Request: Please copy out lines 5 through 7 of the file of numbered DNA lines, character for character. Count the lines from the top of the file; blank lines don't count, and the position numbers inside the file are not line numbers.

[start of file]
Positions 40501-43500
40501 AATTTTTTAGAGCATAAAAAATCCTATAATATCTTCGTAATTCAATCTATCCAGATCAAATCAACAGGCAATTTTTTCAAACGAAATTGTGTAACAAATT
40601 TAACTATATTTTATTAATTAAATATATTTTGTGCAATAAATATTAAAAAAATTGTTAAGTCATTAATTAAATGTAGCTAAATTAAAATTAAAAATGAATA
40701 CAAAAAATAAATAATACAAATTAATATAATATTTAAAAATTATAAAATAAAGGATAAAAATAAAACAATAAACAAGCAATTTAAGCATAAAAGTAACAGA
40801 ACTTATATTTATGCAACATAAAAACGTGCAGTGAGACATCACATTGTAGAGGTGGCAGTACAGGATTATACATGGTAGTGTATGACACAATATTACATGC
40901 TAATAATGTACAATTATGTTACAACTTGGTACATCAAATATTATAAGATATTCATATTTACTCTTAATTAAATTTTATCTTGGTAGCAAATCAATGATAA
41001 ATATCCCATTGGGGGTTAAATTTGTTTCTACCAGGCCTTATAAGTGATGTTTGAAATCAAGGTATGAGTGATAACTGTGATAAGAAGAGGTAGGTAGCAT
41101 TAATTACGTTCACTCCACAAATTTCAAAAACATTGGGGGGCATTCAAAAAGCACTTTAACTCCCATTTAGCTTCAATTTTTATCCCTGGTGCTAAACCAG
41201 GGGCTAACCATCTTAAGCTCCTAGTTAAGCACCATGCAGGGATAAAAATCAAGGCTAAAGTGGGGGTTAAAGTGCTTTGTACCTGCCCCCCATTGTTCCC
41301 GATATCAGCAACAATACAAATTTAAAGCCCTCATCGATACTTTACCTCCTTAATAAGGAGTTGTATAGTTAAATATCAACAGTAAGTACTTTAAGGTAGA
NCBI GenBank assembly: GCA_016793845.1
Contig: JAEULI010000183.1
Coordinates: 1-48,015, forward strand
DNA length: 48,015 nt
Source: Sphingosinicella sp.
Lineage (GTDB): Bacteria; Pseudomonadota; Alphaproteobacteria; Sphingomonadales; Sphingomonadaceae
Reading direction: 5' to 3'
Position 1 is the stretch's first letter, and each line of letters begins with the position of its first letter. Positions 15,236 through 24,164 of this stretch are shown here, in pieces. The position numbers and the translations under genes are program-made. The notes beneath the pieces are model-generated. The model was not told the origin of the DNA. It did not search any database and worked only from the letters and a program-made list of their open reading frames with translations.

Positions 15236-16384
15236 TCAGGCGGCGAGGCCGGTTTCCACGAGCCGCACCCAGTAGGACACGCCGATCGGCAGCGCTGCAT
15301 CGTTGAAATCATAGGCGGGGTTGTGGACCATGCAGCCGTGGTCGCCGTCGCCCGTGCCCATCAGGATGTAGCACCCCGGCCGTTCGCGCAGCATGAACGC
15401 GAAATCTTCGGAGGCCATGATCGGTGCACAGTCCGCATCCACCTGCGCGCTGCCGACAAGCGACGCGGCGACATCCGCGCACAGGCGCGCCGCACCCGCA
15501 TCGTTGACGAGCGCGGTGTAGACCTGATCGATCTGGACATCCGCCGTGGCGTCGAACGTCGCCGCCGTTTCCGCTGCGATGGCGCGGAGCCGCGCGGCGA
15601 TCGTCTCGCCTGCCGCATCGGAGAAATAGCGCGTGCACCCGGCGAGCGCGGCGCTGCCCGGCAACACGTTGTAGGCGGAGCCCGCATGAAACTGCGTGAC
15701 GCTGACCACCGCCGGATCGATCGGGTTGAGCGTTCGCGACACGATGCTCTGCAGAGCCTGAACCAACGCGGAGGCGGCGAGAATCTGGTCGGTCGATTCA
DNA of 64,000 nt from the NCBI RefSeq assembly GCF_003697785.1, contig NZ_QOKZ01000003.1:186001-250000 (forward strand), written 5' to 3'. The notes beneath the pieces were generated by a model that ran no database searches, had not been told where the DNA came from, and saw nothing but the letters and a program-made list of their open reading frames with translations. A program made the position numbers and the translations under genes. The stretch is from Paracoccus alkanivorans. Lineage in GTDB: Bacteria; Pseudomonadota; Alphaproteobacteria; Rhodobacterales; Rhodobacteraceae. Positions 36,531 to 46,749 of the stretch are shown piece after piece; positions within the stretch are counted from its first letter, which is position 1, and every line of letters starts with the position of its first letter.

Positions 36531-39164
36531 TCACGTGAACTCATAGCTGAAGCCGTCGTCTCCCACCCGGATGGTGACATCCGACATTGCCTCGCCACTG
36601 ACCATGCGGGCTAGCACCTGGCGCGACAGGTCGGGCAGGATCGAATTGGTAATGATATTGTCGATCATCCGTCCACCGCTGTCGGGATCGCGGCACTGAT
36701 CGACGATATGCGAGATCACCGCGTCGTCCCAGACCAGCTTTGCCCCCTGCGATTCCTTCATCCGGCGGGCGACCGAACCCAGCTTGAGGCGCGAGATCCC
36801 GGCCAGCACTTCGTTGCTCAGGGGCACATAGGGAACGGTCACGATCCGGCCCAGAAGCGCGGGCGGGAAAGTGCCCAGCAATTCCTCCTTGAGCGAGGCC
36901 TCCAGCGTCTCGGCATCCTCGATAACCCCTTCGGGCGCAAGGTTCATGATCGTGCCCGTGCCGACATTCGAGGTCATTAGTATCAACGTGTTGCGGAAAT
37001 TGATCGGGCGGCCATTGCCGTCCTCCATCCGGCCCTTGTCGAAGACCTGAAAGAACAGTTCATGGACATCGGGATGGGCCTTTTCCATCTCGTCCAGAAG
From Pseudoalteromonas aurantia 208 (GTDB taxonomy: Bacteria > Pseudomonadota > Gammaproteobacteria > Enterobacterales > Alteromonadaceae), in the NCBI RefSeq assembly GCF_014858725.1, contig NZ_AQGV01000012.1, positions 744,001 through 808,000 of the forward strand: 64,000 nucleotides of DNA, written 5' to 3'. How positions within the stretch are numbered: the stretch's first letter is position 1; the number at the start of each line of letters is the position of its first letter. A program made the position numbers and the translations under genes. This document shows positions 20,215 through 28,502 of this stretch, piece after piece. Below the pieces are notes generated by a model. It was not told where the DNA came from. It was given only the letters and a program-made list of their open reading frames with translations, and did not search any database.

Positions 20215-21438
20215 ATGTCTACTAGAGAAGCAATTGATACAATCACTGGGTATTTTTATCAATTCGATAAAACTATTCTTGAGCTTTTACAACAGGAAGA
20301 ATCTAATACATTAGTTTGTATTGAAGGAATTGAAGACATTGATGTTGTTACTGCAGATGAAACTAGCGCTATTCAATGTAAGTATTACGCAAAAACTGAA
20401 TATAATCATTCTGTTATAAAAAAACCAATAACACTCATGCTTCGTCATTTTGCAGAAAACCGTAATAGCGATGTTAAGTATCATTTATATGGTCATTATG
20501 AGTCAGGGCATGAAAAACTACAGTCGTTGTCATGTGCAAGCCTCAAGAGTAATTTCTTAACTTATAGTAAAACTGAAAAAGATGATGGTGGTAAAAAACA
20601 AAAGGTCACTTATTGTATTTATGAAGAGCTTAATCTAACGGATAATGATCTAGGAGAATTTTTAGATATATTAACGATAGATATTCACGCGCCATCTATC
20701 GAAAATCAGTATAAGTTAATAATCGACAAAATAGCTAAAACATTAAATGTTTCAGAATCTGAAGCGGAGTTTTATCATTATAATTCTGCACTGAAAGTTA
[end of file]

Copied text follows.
40801 ACTTATATTTATGCAACATAAAAACGTGCAGTGAGACATCACATTGTAGAGGTGGCAGTACAGGATTATACATGGTAGTGTATGACACAATATTACATGC
40901 TAATAATGTACAATTATGTTACAACTTGGTACATCAAATATTATAAGATATTCATATTTACTCTTAATTAAATTTTATCTTGGTAGCAAATCAATGATAA
41001 ATATCCCATTGGGGGTTAAATTTGTTTCTACCAGGCCTTATAAGTGATGTTTGAAATCAAGGTATGAGTGATAACTGTGATAAGAAGAGGTAGGTAGCAT